After her publicity wedding (followed by a publicity divorce) to NBA star Kris Humphries, the 35-year-old explained that talking to a teenage fan undergoing chemotherapy gave her perspective on her own hardships. “I spoke to a girl today who had cancer and we were talking about how this is such a hard thing for her, but it taught her a big lesson on who her friends are and so much about life,” Kardashian told the Guardian. “She's 18. And I was like, that's how I feel."

7. Mischa Barton also understands how difficult it is to be ridiculously, ridiculously, ridiculously good-looking

You know that beautiful, popular girl in school? The one who was crowned homecoming queen, dated the quarterback, and was beloved by everyone around her? Former “O.C.” actress Mischa Barton thinks that all of you mean old kids need to stop making her life so difficult with your universal praise and adoration. “The truth is, pretty people aren't as accepted as other people,” Barton told U.K. Cosmopolitan. “It comes with all these stigmas.”

Of course, no one’s life is perfect. Everyone has problems, even people who naturally look like they’ve been Photoshopped. But it’s hard to believe that Barton spent three years on one of the most popular teen dramas on television because of a lack of acceptance for pretty people.

8. Raven-Symoné won’t hire you if your name sounds "too black"

Former “Cosby Show” actress Raven-Symoné is no stranger to controversy. During her stint as a co-host of “The View,” Symoné defended referring to Michelle Obama as an “ape” and notoriously came out against the idea of putting Harriet Tubman on the $20 bill.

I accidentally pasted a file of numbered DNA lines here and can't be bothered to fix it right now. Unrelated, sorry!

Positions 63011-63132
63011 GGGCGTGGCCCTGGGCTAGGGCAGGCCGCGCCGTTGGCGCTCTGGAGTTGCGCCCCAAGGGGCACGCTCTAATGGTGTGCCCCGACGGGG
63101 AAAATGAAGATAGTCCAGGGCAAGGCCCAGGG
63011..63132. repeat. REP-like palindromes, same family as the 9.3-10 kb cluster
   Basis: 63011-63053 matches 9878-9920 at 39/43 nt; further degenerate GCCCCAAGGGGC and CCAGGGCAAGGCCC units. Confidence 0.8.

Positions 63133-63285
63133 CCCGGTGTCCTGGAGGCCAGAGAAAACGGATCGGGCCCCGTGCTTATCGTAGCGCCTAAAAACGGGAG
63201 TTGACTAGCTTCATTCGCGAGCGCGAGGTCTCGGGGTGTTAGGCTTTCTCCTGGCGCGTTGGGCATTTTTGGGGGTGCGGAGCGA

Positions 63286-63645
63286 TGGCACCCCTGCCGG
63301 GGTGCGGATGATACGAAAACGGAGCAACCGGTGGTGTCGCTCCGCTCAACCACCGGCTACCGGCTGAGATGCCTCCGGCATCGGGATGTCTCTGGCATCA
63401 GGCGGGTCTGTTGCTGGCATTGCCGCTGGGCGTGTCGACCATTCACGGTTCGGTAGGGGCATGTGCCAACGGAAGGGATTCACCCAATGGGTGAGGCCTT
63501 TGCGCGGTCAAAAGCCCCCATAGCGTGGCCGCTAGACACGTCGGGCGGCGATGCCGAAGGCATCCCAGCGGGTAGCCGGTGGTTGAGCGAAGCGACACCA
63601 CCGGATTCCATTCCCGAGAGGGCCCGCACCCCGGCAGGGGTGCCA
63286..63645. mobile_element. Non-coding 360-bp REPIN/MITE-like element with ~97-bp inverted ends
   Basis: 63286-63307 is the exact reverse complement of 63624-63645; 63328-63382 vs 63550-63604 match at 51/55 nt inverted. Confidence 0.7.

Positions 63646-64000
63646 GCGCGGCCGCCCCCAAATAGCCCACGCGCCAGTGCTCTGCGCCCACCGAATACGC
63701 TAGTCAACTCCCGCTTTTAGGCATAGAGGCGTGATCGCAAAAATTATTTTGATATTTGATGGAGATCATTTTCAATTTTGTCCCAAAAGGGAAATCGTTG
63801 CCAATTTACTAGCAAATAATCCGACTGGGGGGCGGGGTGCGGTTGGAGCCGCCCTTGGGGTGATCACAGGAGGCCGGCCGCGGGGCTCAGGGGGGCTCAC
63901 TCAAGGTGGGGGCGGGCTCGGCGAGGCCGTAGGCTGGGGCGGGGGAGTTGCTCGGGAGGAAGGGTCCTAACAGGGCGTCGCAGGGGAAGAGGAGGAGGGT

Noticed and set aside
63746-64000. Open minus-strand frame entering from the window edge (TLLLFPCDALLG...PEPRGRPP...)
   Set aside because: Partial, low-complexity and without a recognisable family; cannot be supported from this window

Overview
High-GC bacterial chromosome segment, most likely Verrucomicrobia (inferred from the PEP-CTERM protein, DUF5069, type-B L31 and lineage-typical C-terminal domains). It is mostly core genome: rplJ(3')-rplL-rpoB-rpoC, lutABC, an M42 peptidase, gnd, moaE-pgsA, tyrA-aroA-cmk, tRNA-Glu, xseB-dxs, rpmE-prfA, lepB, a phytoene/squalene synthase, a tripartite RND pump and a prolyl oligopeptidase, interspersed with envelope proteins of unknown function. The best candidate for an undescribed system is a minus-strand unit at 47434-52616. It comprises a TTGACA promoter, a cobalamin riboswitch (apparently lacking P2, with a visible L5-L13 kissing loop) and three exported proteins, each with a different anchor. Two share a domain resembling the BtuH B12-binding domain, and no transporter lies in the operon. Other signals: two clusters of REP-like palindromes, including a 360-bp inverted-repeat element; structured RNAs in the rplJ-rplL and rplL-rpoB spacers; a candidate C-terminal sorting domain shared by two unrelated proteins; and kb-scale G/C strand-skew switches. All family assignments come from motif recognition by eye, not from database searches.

But her most forehead-slapping remark was when she came out against “ghetto-sounding” names. When discussing a popular YouTube video that mocks "the top 60 ghetto names," Raven-Symoné argued that it’s OK to discriminate against names based on race. “I’m not about to hire you if your name is ‘Watermelondrea,’” she said. “It’s just not going to happen.” (If "Freakonomics" is any indication, clearly corporate America agrees with her, too.)

9. David Hasselhoff is basically Mother Teresa

David Hasselhoff is known for saying and doing ridiculous things. Famous for “Knight Rider,” a spin on “My Mother the Car” with even bigger hair, the ’80s TV actor refers to himself in third person as “The Hoff.” He once drunkenly ate a hamburger off the floor.

But his most ridiculous statement is also his most grandiose, reflecting on his stint on “Baywatch.” If there’s a trophy for misplaced humanitarian braggadocio, you’ve gotta give it to The Hoff— who clearly believes that his time on the popular T&A program was an act of profound charity. “Beyond its entertainment values, 'Baywatch' has enriched and in many cases helped save lives,” The Hoff is quoted as saying. He should definitely throw someone a copy of “Baywatch” while they’re drowning and see how that goes.

10. Sienna Miller can cure cancer

According to estimates from the Centers for Disease Control, 16 million Americans are currently living with a disease that was caused by smoking. An estimate from the American Cancer Association further tabulates that in the 20th century, more than 100 million people in the U.S. died from tobacco use.

But actress Sienna Miller—who you may or may not remember from her roles in “Foxcatcher” and “American Sniper”—believes that all of that could have been avoided if smokers just had a better outlook on that whole cancer thing. While being interviewed for the little-seen Dylan Thomas drama “The Edge of Love,” Miller discussed smoking cigarettes in the film: “I love them. Love them. I think the more positive approach you have to smoking, the less harmful it is.”

She has since given up smoking, but there’s no word on whether she’s quit being an idiot.

By Nico Lang